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Sakurajima

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Sakurajima
Sakurajima55.jpg
View of Sakurajima from mainland Kagoshima, 2009
Highest point
Elevation 1,117 m (3,665 ft)
Coordinates 31°34′50″N 130°39′29″E / 31.58056°N 130.65806°E / 31.58056; 130.65806Coordinates: 31°34′50″N 130°39′29″E / 31.58056°N 130.65806°E / 31.58056; 130.65806
Geography
Sakurajima is located in Japan
Sakurajima
Sakurajima
Geology
Mountain type composite volcano
Last eruption 1955 to 2018 (Ongoing)[1]

Sakurajima (Japanese: 桜島, literally "Cherry blossom Island") is an active composite volcano and a former island in Kagoshima Prefecture in Kyushu, Japan.[2] The lava flows of the 1914 eruption connected it with the Osumi Peninsula.[3] It is the most active volcano in Japan.[4]

The volcanic activity still continues, dropping volcanic ash on the surroundings. Earlier eruptions built the white sand highlands in the region. The most recent eruption started on May 2, 2017. On September 13, 2016 a team of experts from Bristol University and the Sakurajima Volcano Research Centre in Japan suggested that the volcano could have a major eruption within 30 years.[5]

Sakurajima is a stratovolcano. Its summit has three peaks, Kita-dake (northern peak), Naka-dake (central peak) and Minami-dake (southern peak) which is active now.

Kita-dake is Sakurajima's highest peak, rising to 1,117 m (3,665 ft) above sea level. The mountain is in a part of Kagoshima Bay known as Kinkō-wan. The former island is part of the city of Kagoshima.[6] The surface of this volcanic peninsula is about 77 km2 (30 sq mi).

History

Geological history

A map of Sakurajima in 1902, showing it as a distinct island.

Sakurajima is in the 25 km (15 mi)-wide Aira caldera, which formed in an enormous "blow-out-and-cave-in" eruption 22,000 years ago.[7] Several hundred cubic kilometres of ash and pumice were ejected, causing the magma chamber underneath the erupting vents to collapse. The resulting caldera is over 20 km (12 mi) across. Tephra fell as far as 1,000 km (620 mi) from the volcano. Sakurajima is a modern active vent of the same Aira caldera volcano.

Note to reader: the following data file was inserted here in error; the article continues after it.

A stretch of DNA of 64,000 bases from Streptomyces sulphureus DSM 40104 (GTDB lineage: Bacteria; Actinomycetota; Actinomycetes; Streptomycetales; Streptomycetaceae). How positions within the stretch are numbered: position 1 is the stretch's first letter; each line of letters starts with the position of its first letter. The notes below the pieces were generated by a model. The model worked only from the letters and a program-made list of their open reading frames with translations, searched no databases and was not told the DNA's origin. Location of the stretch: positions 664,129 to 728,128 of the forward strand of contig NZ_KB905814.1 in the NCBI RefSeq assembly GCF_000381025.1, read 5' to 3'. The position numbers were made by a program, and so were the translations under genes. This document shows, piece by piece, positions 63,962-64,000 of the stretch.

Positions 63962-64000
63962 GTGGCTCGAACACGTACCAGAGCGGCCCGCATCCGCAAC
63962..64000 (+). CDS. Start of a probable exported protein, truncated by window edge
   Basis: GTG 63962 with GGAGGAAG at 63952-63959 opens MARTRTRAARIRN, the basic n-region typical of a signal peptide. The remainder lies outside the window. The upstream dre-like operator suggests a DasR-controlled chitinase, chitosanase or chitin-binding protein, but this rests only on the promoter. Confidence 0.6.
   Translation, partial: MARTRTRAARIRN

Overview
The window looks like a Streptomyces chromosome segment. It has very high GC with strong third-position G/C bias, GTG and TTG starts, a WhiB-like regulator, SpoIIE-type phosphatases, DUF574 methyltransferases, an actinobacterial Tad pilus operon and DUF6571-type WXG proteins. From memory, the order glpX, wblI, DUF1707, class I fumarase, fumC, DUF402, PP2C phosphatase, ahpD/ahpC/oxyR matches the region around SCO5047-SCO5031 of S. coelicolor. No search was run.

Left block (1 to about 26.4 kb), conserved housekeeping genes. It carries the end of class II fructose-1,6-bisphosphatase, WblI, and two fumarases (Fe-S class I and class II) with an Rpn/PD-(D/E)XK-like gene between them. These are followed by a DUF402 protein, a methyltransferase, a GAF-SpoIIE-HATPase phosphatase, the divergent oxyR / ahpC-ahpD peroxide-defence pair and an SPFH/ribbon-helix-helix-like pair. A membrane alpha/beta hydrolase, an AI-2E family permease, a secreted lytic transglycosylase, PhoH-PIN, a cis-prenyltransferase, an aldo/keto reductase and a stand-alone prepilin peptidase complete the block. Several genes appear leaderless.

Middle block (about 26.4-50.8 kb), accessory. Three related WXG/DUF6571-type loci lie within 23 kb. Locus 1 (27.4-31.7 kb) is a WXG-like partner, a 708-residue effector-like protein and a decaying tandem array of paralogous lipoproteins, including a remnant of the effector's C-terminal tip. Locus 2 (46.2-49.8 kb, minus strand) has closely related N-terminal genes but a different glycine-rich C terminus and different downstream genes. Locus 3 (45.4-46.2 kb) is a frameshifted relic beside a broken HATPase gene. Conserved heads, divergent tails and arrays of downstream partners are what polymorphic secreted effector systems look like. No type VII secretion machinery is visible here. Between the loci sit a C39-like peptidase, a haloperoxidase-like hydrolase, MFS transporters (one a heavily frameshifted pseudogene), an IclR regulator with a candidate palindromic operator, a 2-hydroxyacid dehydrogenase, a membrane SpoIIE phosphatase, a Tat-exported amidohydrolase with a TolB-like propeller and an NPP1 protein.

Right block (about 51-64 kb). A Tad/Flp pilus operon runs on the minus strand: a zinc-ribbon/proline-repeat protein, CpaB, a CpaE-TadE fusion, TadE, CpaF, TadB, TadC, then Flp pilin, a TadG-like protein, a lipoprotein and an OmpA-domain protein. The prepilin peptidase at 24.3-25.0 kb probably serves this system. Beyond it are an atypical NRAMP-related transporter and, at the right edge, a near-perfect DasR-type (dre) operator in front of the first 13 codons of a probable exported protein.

Sakurajima was formed by later activity within the caldera, beginning about 13,000 years ago.[8] It lies about 8 km (5 mi) south of the centre of the caldera. Its first eruption in recorded history occurred in 963 AD.[9] Most of its eruptions are strombolian,[9] affecting only the summit areas, but larger plinian eruptions have occurred in 1471–1476, 1779–1782 and 1914.[10]

Volcanic activity at Kita-dake ended around 4,900 years ago: later eruptions have been centered on Minami-dake.[11] Since 2006, activity has centred on Showa crater, to the east of the summit of Minami-dake.[12]

1914 eruption

Date January 1914
Type Peléan
VEI 4
Impact Pre-eruption earthquakes killed at least 35 people and an additional 23 people died[13]; caused an evacuation and significant changes to the local topography.
A torii in Kurokami-cho, Kagoshima is half-buried by ash and stones caused by the 1914 eruption.

The 1914 eruption began on January 11. It was the most powerful in twentieth-century Japan. The volcano had been dormant for over a century until 1914.[7] Almost all residents had left the island in the previous days, in response to several large earthquakes that warned them that an eruption was imminent. Initially, the eruption was very explosive, generating eruption columns and pyroclastic flows, but after a very large earthquake on January 13, 1914 which killed 35 people, it became effusive, generating a large lava flow.[7] Lava flows filled the narrow strait between the island and the mainland, turning it into a peninsula. Lava flows are rare in Japan—the high silica content of the magmas there mean that explosive eruptions are far more common[14]—but the lava flows at Sakurajima continued for months.[7] The island grew, engulfing several smaller islands nearby, and eventually becoming connected to the mainland by a narrow isthmus. Parts of Kagoshima bay became significantly shallower, and tides were affected, becoming higher as a result.[7]